Beaufort News

Two empty buildings torn down on Boundary Street

Boundary Street was rid of two vacant, derelict buildings last week, one that housed a gas station and the other a cab company.

Property owner Tom Davis said he hired contractors to demolish both buildings, tear out the old parking lot, remove an island that once held gas pumps and clean the property.

The site "had been vandalized and the windows had been busted out," said Davis, an attorney and Republican state senator from Beaufort. "It really wasn't functional anymore."

Davis said he has no immediate plans for the property.

The former S.C. Employment Security Commission Workforce Center building on the lot will be leased, Davis said.

The buildings are in the heart of Beaufort's uptown district.

The former gas station closed more than 20 years ago. A car repair shop operated from the site after that but closed about 15 years ago, Davis said. The building has been empty since.

The other structure housed a cab company, which moved out about eight years ago, Davis said.

"The buildings don't have any historical significance," Davis said. "We just wanted to remove them so they're not sitting there derelict, inviting vagrants and other issues."

A representative from the Beaufort planning department could not be reached Thursday for comment on the demolition.


Other recent openings, closings and changes in the area:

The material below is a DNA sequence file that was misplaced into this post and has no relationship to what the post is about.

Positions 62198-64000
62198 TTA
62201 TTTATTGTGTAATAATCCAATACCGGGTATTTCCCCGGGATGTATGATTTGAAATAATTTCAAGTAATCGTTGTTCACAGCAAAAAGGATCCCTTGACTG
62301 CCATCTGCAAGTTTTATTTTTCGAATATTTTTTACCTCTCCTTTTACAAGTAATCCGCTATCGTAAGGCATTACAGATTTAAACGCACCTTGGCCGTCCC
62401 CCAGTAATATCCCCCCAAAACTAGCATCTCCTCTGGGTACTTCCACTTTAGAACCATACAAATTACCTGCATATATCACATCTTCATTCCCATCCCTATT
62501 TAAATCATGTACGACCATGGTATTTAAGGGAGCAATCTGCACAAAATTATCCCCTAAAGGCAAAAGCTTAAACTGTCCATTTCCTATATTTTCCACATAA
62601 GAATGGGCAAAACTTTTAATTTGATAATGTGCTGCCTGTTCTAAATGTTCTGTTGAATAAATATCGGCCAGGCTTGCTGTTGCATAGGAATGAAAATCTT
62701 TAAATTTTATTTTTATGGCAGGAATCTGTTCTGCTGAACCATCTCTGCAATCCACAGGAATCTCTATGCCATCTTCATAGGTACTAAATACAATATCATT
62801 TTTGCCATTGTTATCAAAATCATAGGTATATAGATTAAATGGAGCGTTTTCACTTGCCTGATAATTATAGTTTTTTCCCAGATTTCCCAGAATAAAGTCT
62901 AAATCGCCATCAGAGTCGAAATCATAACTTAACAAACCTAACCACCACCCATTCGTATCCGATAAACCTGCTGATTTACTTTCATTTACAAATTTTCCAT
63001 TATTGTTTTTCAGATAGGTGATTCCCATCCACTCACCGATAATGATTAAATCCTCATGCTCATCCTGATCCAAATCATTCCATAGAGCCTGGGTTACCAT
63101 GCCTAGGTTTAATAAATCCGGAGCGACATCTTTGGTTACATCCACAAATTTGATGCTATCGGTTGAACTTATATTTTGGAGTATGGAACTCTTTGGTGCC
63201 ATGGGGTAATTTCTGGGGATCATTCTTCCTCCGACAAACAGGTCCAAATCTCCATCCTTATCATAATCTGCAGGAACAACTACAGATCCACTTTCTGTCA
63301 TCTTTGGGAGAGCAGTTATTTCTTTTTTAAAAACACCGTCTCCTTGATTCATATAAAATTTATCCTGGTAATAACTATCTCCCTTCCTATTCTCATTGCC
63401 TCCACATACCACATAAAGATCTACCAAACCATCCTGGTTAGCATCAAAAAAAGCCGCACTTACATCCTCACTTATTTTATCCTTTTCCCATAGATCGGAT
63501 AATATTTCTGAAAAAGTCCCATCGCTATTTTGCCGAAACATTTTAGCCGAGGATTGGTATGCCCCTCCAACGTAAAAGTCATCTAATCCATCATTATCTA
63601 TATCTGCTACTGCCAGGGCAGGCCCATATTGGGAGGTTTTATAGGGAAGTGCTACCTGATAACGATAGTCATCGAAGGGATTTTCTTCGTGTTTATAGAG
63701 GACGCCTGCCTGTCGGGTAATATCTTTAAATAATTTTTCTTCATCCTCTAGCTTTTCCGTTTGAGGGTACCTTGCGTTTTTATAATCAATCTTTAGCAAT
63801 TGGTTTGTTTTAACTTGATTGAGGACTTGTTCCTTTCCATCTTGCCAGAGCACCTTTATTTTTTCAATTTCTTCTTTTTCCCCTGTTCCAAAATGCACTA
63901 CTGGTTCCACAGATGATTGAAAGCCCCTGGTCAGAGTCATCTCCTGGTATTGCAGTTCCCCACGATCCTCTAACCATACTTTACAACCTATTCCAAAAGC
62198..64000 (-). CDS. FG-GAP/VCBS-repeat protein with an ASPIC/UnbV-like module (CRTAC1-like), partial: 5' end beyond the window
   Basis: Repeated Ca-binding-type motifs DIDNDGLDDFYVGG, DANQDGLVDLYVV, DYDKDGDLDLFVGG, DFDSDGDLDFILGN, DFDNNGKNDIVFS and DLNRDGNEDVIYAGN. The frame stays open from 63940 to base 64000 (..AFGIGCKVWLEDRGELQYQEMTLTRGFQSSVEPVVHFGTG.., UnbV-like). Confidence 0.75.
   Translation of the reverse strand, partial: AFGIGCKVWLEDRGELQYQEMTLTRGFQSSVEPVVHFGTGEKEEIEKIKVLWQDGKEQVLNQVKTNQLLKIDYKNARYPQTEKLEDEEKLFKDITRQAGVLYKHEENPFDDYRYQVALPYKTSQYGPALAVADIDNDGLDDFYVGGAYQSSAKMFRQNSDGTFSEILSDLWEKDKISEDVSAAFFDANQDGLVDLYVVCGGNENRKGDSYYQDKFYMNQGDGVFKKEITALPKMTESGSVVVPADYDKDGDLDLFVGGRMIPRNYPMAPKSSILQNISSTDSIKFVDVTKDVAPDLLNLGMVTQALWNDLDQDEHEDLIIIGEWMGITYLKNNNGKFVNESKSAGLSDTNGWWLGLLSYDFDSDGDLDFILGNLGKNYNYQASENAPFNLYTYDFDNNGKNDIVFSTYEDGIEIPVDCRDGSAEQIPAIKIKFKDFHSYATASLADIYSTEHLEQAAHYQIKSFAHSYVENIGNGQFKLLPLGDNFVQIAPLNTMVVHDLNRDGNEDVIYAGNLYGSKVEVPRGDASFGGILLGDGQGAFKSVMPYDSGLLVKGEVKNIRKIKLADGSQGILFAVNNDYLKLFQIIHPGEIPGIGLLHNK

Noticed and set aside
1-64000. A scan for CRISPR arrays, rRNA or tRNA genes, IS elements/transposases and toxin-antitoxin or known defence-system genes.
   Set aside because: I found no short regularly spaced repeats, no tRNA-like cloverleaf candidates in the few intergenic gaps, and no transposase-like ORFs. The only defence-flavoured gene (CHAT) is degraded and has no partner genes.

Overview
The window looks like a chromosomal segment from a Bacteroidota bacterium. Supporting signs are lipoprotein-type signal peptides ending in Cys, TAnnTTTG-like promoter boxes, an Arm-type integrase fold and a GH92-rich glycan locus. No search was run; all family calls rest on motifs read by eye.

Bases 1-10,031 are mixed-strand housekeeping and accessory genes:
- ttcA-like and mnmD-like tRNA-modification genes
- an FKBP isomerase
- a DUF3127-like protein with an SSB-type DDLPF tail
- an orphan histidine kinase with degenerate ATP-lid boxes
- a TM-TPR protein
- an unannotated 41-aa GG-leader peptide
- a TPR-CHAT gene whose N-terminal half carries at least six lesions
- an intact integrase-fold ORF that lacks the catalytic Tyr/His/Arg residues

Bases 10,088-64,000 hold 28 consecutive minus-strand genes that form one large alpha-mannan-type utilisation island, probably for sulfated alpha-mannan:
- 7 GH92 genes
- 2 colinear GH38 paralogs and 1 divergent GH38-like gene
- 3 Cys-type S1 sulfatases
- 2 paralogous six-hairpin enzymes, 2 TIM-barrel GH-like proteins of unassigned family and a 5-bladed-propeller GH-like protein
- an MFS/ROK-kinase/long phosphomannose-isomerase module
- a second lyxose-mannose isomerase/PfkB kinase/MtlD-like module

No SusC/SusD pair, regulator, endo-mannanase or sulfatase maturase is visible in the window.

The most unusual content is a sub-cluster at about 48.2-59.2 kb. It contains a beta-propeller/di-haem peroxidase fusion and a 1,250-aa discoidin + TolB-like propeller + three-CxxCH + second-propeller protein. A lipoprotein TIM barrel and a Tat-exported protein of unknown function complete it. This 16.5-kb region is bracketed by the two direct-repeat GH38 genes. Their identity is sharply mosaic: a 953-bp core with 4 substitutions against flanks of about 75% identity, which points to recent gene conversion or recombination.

• The former Employment Security Commission building apparently will be filled by De Ja Vu Upscale Resale, which will move from Bay Street to Beaufort's uptown district next month, according to its owners.
  • The consignment store, which opened at 913 Bay St. in August, will close in early February and reopen Feb. 10 at 914 Boundary St., owner Danny Kinard said.

    With a 3,200-square-foot building -- about 400 square feet larger than the Bay Street store -- De Ja Vu plans to carry more furniture and home accessories, Kinard said.

    Owners also hope the uptown district will appeal more to locals -- those who bring in consignments and frequently shop for deals -- than Bay Street has, Kinard said.

    "It's about 90 percent tourists and 10 percent locals downtown," he said. "Our business is consignment, and we need 90 percent locals, 10 percent tourists."

  • The recently posted 35 mph speed limit on Savannah Highway will revert to 45 mph once contractors finish a road-widening project there, Beaufort County officials said last week.
  • Colin Kinton, county traffic and transportation engineer, said drivers requested that the S.C. Department of Transportation slow traffic in the area.

    "Construction efforts have intensified in recent months in that area, so we wanted to provide a safer environment for the workers and public," Kinton said.

    The work is one of several road projects funded in part by a temporary penny sales tax approved by county voters in 2006.

    Rob McFee, director of the county's Engineering and Infrastructure Division, said the widening and resurfacing project was scheduled to have been completed last month but was slowed by weather and issues with utilities.

    McFee said the county hasn't set a new completion date.

  • A recently opened Port Royal store offers FedEx, U.S. Postal Service, UPS, fax and color-copy services.
  • Goin' Postal opened in October at 864 Parris Island Gateway Suite F in the Shoppes at Midtown, owner Darryl Gardner said.

    The store also provides check-cashing services, Gardner said.

    Goin' Postal is open 8:30 a.m. to 6 p.m. Monday through Friday and 10 a.m. to 3 p.m. Saturday.

    Details: 843-655-0379